B.C. cocaine smugglers used remote Sask. borders

U.S. and Canadian authorities revealed details for the first time about a $17.5 million bust of a drug ring, in which B.C.-based smugglers used rental vehicles to transport cocaine from southern California to small border outposts in Montana.

Cocaine, ecstasy, and marijuana traded between California and B.C. through the Prairies

One kilo of cocaine is displayed in Swift Current, Sask., in October of 2011 after a drug bust from Project FARIL, a multi-agency drug investigation involving more than 100 law enforcement officers from various RCMP detachments, the American department of Homeland Security and the U.S. Drug Enforcement Administration. (RCMP Handout/CP)

U.S. and Canadian authorities have revealed details for the first time about a smuggling ring that used a remote portion of the international border to move more than 1,000 kilograms of cocaine into Canada and 1.3 million tablets of the designer drug ecstasy back into the United States over more than two years.

Michael Cotter, the U.S. Attorney for Montana, revealed details of the operation for the first time Monday, after U.S. District Judge Sam Haddon sentenced one of the ring's Canadian drivers to five years in prison.

Cotter said the joint investigation resulted in one of the largest drug busts seen on either side of the border, with authorities seizing 414 kilograms of cocaine and 29 kilograms of ecstasy, and arresting 17 people in the U.S. and in Canada.

"This is certainly the largest seizure both here in Montana and Saskatchewan," Cotter said at a press conference in Great Falls.

Cotter and officials from the Royal Canadian Mounted Police, the Department of Homeland Security, the Drug Enforcement Agency and the Border Patrol described how from 2009 until last fall, the ring would use rental vehicles to transport cocaine from southern California to small border outposts in Montana.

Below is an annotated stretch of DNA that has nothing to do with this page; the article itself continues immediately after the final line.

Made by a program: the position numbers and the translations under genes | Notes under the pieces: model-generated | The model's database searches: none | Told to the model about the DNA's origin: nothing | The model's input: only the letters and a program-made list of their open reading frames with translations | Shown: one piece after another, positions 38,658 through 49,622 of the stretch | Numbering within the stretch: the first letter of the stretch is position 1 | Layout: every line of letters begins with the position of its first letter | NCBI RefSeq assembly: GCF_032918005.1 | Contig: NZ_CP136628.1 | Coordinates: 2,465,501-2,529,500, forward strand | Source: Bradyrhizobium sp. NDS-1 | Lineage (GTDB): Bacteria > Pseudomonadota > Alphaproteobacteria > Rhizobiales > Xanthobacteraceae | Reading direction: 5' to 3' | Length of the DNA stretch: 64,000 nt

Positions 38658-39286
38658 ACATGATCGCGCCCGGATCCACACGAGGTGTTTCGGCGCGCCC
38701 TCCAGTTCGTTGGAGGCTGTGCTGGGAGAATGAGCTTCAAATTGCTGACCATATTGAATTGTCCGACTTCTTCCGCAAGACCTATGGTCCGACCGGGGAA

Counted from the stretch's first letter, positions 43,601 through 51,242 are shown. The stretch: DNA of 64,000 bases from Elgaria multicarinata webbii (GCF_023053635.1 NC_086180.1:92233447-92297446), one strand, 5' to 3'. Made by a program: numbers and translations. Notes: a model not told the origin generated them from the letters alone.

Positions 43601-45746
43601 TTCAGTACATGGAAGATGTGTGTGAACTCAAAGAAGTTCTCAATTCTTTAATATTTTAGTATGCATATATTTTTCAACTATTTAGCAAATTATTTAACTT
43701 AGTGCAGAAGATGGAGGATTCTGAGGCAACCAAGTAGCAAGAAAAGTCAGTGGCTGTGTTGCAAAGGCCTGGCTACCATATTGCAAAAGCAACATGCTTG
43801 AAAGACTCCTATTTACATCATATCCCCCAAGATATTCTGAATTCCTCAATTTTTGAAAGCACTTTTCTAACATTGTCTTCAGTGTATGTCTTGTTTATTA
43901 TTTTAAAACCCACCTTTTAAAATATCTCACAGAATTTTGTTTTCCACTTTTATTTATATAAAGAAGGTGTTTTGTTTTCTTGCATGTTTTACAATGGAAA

The cocaine would then be delivered across the border and driven to British Columbia for distribution.

The suspects also hid ecstasy and marijuana from British Columbia in vehicles that would head south into the United States for distribution.

Cotter said the estimated street value of the drugs seized is $17.5 million.

Aaron Heitke, deputy chief of the Border Patrol in Montana, said authorities first became aware of the ring after an arrest was made at a border post last year.

Alleged ringleader from B.C.

Inspector Mercer Armstrong, the officer in charge of the RCMP F Division in Saskatchewan, said the alleged ringleader is Brock Palfrey of Silverstar, B.C.

He said Palfrey is awaiting trial in Canada on charges of importing cocaine into Canada, possession with intent to distribute and criminal organization. Two other alleged co-conspirators are awaiting trial in Canada and a third has negotiated a plea deal.

Two Canadian men have been sentenced in Montana after negotiating plea deals.

On Monday, Haddon sentenced Christopher Chambers to five years in prison after Chambers pleaded guilty to conspiracy to export cocaine.

Chambers drove a scout car that accompanied the rental cars carrying drugs from California to the border.

Haddon gave Chambers a lower sentence than federal guidelines recommend after Chambers pleaded guilty to conspiracy to export cocaine.

The judge said he factored in that Chambers had not been in trouble before and also the support shown by the 30 friends and family members from Canada who were in the courtroom.

A contrite Chambers pledged to be a "better son, a better husband and a better man."

"My actions in this conspiracy were inexcusable and very immature," he told the judge.

Haddon previously sentenced another Canadian, Gregory German, to 7 1/2 years in prison for his role in the drug smuggling ring.

Authorities said more arrests could follow.

Cotter and Armstrong said the investigation shows the need for interagency co-operation to control illicit drug smuggling through the remote 941-kilometre-long border between Montana and Canada.

"I certainly wouldn't want to say that it's the beginning of an epidemic, but certainly the nature of our border makes for the possibility for criminal organizations to look at that border area to be able to carry out the goals that they have," Armstrong said.